- Jen Neale at Puck Daddy10 hrs ago
Last Season: 38-33-11 (87 points); 5th in Central; 2nd Wild Card spot in West
The first two-thirds (ish) of the season wasn’t an easy one for the Minnesota Wild.
The team was constantly dancing around the ‘will they, won’t they’ question of firing head coach Mike Yeo. Fifty five games into the season, a 23-22-10 record, and an eight game losing streak later, Yeo was sent packing.
Taking over was then-Iowa Wild (AHL) head coach, John Torchetti. He dug the team out of the cellar of the Central Division. In the final 27 games, the Wild were 15-11-1 and clinched a playoff spot shortly before the end of the season.
Facing the Dallas Stars in the first round of the playoffs, the Wild lost in six games. Yet their playoff loss would end up being their long-term gain. Since the Anaheim Ducks lost in the first round as well and decided to fire Bruce Boudreau, Minnesota swooped in and won the bidding war by offering Boudreau four years to the Ottawa Senators three.
2015-16 Season, In One Picture
The Great Round Hope for the State of Hockey.
Did They Get Better, Worse, or Are They About The Same?
- Sean Leahy at Puck Daddy13 hrs ago
TORONTO – John Tavares has 207 career NHL goals, so it’s not too often a goaltender gets him frustrated. But seeing Carey Price make saves against your best efforts every day in practice would definitely result in a few whacks of the boards with one’s stick.
“It’s really good for you and also can be a little frustrating,” Tavares said Tuesday of shooting on Price. “He makes some saves look so easy. You feel like you’ve made a really good shot, you got a lot on it, able to catch him off guard or pick the spot you’re hitting and he just swallows it up.”
Despite Price’s frequent denials of good opportunities, there is a benefit, Tavares says.
“As a player, going up against someone like him everyday in these past few weeks certainly makes you a much better shooter and helps you to develop many parts of your game trying to score goals,” he said. “[He’s] just so calm in net, he’s always so poised.”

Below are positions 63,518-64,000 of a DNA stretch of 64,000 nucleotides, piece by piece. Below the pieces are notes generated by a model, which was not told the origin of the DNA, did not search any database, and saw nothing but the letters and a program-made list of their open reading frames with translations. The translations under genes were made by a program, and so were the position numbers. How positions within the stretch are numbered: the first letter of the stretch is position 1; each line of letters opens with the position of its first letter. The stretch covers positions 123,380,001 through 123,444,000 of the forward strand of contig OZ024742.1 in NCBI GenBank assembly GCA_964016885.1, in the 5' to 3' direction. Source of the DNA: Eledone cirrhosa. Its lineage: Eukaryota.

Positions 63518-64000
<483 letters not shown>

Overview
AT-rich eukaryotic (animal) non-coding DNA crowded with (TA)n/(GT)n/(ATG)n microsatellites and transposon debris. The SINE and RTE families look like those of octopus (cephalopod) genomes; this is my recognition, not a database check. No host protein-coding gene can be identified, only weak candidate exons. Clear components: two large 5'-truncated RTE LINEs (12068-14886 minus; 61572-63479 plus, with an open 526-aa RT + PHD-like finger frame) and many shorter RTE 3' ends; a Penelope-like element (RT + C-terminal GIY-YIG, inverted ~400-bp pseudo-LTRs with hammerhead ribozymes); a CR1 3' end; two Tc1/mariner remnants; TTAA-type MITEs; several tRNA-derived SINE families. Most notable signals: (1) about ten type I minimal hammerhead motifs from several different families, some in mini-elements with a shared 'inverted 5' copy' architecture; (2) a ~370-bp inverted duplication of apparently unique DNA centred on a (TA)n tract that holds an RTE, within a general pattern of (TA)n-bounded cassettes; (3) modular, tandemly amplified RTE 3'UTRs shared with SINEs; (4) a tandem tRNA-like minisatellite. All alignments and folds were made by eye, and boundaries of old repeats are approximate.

“Calm” has been a consistent words used to describe Price on and off the ice in his career. No matter the situation – Olympics, Stanley Cup Playoffs, World Cup – the Montreal Canadiens netminder is tough to take off his game.
- Greg Wyshynski at Puck Daddy14 hrs ago
TORONTO – It takes an average of 90 seconds for someone to respond to a text message. It takes 90 seconds to watch a typical advertisement during the Super Bowl. It takes 90 seconds to make a bag of Uncle Ben’s Ready Rice.
Canada has trailed in the World Cup of Hockey for 89 seconds. Canada has faced four teams, and has trailed for less time than it takes to text a friend, watch a commercial or make microwave rice.
Don’t they wish they were challenged even a little bit before reaching the final against Team Europe?
“Not at all!” laughed general manager Doug Armstrong. “I like it just the way it’s going.”
Canada’s a juggernaut. They’ve looked unbeatable in the tournament, rarely being pushed and certainly never panicked. They’ve scored 14 goals and given up just three. They have the NHL equivalent of four first lines and three defensive top pairings. Carey Price, their goaltender, has never lost an international game, going 14-0-0.
Bovada currently has them at 1-to-10 favorites against Team Europe in the World Cup of Hockey final; in other words, you’d have to spend $10 on a wager in order to win $1.
- Josh Cooper at Puck Daddy14 hrs ago
TORONTO – Before the World Cup of Hockey started Team Canada players were shown snippets of the 2004 World Cup.
As they watched, they saw one subtle difference in forward Joe Thornton, who was then 25 years old.
“Way bigger beard (now) for sure,” defenseman Shea Weber joked. “It’s definitely neat. It just goes to show that he continues to excel and almost get better as he’s gotten older. He’s obviously been a great player for a long time but he seems to continually produce and be a top end player.”
Just by the eyeball test, there’s no doubt that the 37-year-old Thornton is Team Canada’s oldest player. His giant speckled beard and defined crows feet around his eyes are dead giveaways. The next youngest player on the team is 32-year-old defenseman Jay Bouwmeester. But Thornton is also the team’s most energetic and has turned into one of the major cogs that has driven the group to World Cup dominance in advance of their final round series against Team Europe.
- Sean Leahy at Puck Daddy15 hrs ago
TORONTO – Canada vs. Team Europe isn’t your traditional international hockey tournament final, nor is it the matchup that nearly every hockey fan, writer and talking head thought we’d see before the World Cup of Hockey began earlier this month.
But here we are, one day away from the two teams squaring off at Air Canada Centre in a best-of-three series.